Incentives in Markets, Firms, and Governments

Posted: 16 Sep 2008

See all articles by Daron Acemoglu

Daron Acemoglu

Massachusetts Institute of Technology (MIT) - Department of Economics; Centre for Economic Policy Research (CEPR); National Bureau of Economic Research (NBER)

Michael Kremer

Harvard University - Department of Economics; Brookings Institution; National Bureau of Economic Research (NBER); Center for Global Development; Harvard University - Harvard Kennedy School (HKS)

Atif R. Mian

Princeton University - Department of Economics; Princeton University - Woodrow Wilson School of Public and International Affairs; NBER

Multiple version iconThere are 2 versions of this paper

Date Written: October 2008

Abstract

We construct a simple career concerns model where high-powered incentives can distort the composition of effort by inducing excessive signaling. We show that in the presence of this type of career concerns, markets typically fail to limit competitive pressures and cannot commit to the desirable low-powered incentives. Firms may be able to weaken incentives and improve efficiency by obscuring information about individual workers' contribution to output, and thus reducing their willingness to signal through a moral-hazard-in-teams reasoning. However, firms themselves have a commitment problem, since firm owners would like to provide high-powered incentives to their employees to increase profits. When firms cannot refrain from doing so, government provision may be useful as a credible commitment to low-powered incentives. Governments may be able to achieve this even when operated by a self-interested politician. Among other reasons, this may happen because of the government's ability to limit yardstick competition and reelection uncertainty. We discuss possible applications of our theory to pervasive government involvement in predominantly private goods such as education and management of pension funds. (JEL D23, L22, H10, H52)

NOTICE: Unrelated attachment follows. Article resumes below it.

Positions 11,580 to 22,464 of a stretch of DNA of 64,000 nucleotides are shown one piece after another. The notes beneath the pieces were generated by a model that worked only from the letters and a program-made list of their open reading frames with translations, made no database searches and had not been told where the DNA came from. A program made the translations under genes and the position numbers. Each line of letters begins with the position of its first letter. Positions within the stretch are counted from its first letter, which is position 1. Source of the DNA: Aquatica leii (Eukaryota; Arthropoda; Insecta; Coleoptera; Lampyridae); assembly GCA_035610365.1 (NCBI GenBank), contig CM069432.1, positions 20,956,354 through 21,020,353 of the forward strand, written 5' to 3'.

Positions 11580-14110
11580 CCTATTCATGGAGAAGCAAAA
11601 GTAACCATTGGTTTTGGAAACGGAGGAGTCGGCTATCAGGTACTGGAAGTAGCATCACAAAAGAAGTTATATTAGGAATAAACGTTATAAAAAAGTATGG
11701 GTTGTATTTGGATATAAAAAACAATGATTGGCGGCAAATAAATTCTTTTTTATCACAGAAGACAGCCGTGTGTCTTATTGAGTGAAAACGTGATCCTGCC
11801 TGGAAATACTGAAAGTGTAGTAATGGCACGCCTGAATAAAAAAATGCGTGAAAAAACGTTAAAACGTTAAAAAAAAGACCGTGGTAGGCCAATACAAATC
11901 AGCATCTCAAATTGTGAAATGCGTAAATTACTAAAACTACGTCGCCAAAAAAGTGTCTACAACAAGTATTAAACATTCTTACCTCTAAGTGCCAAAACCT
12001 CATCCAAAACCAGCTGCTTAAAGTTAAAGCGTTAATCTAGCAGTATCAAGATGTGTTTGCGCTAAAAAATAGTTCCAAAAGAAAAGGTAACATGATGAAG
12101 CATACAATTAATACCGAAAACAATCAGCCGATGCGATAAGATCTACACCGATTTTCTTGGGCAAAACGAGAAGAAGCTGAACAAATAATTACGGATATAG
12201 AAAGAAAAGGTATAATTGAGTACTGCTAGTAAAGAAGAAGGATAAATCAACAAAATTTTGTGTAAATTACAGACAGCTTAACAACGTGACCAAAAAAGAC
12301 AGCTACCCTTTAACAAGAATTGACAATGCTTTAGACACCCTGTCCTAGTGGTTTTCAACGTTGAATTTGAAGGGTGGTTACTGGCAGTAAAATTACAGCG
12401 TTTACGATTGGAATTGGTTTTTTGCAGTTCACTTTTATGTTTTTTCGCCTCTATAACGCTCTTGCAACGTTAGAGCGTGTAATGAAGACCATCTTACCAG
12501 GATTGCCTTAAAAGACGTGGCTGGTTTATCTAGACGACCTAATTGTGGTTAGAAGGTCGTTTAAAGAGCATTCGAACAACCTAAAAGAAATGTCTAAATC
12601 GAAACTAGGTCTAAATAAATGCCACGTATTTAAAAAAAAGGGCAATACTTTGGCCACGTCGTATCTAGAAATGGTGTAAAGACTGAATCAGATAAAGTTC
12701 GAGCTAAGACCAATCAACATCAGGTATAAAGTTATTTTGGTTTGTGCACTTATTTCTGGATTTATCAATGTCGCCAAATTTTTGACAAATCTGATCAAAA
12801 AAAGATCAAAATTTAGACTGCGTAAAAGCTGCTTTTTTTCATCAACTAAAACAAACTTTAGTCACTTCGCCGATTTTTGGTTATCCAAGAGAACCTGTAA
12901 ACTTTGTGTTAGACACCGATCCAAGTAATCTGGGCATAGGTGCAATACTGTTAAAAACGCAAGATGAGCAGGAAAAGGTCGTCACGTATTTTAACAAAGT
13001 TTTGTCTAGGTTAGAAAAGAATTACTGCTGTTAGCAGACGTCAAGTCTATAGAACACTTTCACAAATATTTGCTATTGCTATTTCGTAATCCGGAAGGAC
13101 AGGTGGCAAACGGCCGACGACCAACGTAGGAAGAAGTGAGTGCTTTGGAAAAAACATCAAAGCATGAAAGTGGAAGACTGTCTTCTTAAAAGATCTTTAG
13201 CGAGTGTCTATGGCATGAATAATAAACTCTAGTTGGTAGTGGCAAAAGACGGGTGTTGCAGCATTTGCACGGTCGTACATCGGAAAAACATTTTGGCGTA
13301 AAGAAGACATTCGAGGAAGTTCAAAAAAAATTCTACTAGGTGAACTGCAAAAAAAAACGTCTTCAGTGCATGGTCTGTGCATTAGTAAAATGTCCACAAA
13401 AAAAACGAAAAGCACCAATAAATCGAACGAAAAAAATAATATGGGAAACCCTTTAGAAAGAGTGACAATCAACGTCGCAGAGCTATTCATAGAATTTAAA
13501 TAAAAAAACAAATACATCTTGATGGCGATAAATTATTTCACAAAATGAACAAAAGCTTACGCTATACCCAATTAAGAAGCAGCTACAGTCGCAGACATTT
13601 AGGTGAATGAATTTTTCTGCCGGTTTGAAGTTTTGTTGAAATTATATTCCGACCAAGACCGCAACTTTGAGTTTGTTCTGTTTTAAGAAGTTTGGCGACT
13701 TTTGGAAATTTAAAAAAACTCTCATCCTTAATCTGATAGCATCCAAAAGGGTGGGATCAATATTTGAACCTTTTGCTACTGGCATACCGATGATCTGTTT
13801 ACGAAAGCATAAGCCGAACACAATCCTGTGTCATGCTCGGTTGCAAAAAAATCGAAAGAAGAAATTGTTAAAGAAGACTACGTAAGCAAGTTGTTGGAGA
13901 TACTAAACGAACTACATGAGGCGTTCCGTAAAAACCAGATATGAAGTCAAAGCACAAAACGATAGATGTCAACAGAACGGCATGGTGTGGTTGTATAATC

Suggested Citation

Acemoglu, Daron and Kremer, Michael R. and Mian, Atif R., Incentives in Markets, Firms, and Governments (October 2008). The Journal of Law, Economics, & Organization, Vol. 24, Issue 2, pp. 273-306, 2008. Available at SSRN: https://ssrn.com/abstract=1268651 or http://dx.doi.org/10.1093/jleo/ewm055

Daron Acemoglu (Contact Author)

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Michael R. Kremer

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Atif R. Mian

Princeton University - Department of Economics ( email )

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Princeton University - Woodrow Wilson School of Public and International Affairs ( email )

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